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Kiev
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Kiev

''See also: Kyiv region

Kiev, officially Kyiv (Ukrainian: Київ, Russian: Киев, Polish: Kijów) is the capital and largest city of Ukraine, and has officially around 2.6 million inhabitants, although the large number of unregistered domestic immigrants would probably raise this figure to about 4 million.

Kiev is located in north central Ukraine. Its geographical coordinates are 50° 25' north latitude, 133° 43' east longitude. The Dnipro (formerly Dnieper) river flows south through the city towards the Black Sea; on the west is the 'old city' of Pechersk, built on the hills overlooking the right bank, where the famous Lavra monastery is located. Also on the west are the city center, government buildings, embassies, theatres, and most local industrial complexes. On the east side of the river lie several residential regions, and the nearby Boryspil international airport.

The city has a three line metro system (total length 54.8 km), and extensive bus, tram, and trolleybus routes. On the week-ends, the streets of Kreshchatyk (the center of the city) are closed to vehicular traffic, in favor of pedestrians. Visitors to Kiev in May can catch the spring-time festival [1].

Table of contents
1 History
2 Naming dispute
3 External Link

History

Kiev was probably founded in the 5th century CE and functioned as a trade post between Constantinople and Scandinavia. The Gothic historian Jordanes recorded the trading town of Danapirstadir. As the region came under Slav rule the town became known as Kyiv (legend speaks of a founder-figure named Kyi).

From 882 until 1169 Kiev was the capital of the principal Varangian/East-Slavic state, known as Kievan Rus' (or Kyivan Rus'). Devastated by the invading Mongols in 1240, it subsequently passed under the rule of the state of Halych-Volynia [before 1264] and then Lithuania (1362), Poland (1569), a short-lived Ukrainian Cossack state (1648), and Russia (1654-1667).

On September 19, 1941 during World War II as part of Operation Barbarossa, Nazi Germany occupied Kiev, destroying a huge Red Army division in the area and taking more than 650,000 prisoners. On September 29 and 30 at Babi Yar, near Kiev, SS Einsatzgruppen carried out the mass murder of 33,771 Jews. The city remained in German hands until it was retaken by the Soviet Red Army on November 6, 1943. For its heroism during the War, the city was later awarded the title Hero City.

After 57 years as the capital of the Ukrainian Soviet Socialist Republic of the Soviet Union, Kiev in 1991 became the capital of independent Ukraine.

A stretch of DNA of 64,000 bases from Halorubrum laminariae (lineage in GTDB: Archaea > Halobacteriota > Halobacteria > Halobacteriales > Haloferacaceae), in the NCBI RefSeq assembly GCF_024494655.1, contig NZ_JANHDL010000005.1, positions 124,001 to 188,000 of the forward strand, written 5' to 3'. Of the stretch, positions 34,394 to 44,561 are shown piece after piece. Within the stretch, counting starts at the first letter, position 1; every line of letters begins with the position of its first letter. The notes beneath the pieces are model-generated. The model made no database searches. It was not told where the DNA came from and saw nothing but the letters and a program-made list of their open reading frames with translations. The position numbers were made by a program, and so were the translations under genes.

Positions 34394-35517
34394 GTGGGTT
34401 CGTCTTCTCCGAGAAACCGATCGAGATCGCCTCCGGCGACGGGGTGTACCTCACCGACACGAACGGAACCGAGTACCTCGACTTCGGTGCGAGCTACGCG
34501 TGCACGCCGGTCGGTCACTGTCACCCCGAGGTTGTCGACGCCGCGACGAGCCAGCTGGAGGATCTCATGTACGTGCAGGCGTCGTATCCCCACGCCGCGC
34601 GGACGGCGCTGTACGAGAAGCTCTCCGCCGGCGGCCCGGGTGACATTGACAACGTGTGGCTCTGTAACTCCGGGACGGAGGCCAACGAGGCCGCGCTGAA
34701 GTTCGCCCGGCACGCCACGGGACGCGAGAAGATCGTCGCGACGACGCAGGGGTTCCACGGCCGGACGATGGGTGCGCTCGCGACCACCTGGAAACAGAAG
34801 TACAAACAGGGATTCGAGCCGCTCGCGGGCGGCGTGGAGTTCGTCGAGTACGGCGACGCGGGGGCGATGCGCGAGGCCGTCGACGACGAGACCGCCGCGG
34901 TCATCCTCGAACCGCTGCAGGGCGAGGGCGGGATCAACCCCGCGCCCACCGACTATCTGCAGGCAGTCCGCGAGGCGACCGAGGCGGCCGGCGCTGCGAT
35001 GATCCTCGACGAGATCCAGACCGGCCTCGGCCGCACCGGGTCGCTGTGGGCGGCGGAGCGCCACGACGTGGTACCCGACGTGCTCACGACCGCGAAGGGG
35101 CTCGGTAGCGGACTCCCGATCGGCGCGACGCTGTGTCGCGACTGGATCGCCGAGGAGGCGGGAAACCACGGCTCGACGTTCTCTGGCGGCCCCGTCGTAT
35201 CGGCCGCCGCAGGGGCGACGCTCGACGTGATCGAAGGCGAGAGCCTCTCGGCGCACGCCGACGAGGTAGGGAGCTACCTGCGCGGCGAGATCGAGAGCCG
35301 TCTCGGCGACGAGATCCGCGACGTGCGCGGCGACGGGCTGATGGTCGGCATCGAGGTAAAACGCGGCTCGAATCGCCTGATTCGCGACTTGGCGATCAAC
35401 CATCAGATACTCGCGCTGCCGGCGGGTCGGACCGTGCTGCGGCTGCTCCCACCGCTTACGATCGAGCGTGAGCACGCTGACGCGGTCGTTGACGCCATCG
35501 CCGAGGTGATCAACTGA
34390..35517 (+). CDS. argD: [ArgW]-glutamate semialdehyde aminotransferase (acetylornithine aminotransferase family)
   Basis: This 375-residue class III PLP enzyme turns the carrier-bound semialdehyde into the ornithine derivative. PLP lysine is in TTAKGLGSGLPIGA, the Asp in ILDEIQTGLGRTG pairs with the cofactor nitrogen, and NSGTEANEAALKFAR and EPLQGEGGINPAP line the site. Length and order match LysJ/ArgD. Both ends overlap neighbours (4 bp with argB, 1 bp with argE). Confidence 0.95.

The church of Hagia Sophia in Kiev, begun in 1037, was designed to emulate the splendor of Byzantine churches, reflecting the reception of Christianity from the Byzantine Empire. Though it is dedicated to "Holy Wisdom", as was the great cathedral of Hagia Sophia in Constantinople, the building has a very different form - rather than a single hemispherical dome rising out of the block of the building, Hagia Sophia in Kiev has 13 onion-shaped domes carried on drums. The central dome is larger than the rest (and in the most recent renovations, gilded), but not significantly so.

Naming dispute

The city has been called Kiev in English since at least the 19th century, if not earlier. The earliest quotation in the Oxford English Dictionary containing "Kiev" is 1883. In 1995, the Ukrainian government made a declaration concerning the name of the city, favoring the use of Kyiv over Kiev, saying in part:

  1. To acknowledge that the Roman spelling of Kiev does not recreate the phonetic and scriptural features of the Ukrainian language geographical name.
  2. To confirm that spelling of Kyiv as standardized Roman-letter correspondence to the Ukrainian language geographical name of Київ.
  3. On the basis of point 7 of the Provision on the Ukrainian Commission for Legal Terminology, determine as mandatory the standardized Roman-letter spelling of Kyiv for use in legislative and official acts.

This act has legal jurisdiction only over Ukrainian government spelling of the city's name. Many people have followed suit and use the spelling Kyiv in all Latin alphabet publications. Some English-language publications are increasingly using the new spelling Kyiv, as well as political entities, such as the British and Australian embassies. Nevertheless, the spelling Kiev remains the most widespread spelling in English, by a substantial margin, and some writers of English don't accept the authority of the Ukrainian government to dictate how they should spell the names of cities in English, pointing to the fact that many cities are spelled differently in the local language, such as the major cities of Italy, yet retain their different spellings in English. Nationalists find the spelling Kiev offensive, because they believe it reflects the spelling used by the former colonial masters of Ukraine, the Russians. The city's name is spelled Ки́ев in Russian and pronounced KEE-if. However, Kiev spelling was used in English before Polish-influenced reforms in Ukrainian orthography and vocabulary, and reflects Old Russian (the language of ancestors of modern Ukrainians and Russians) spelling of the city name.

External Link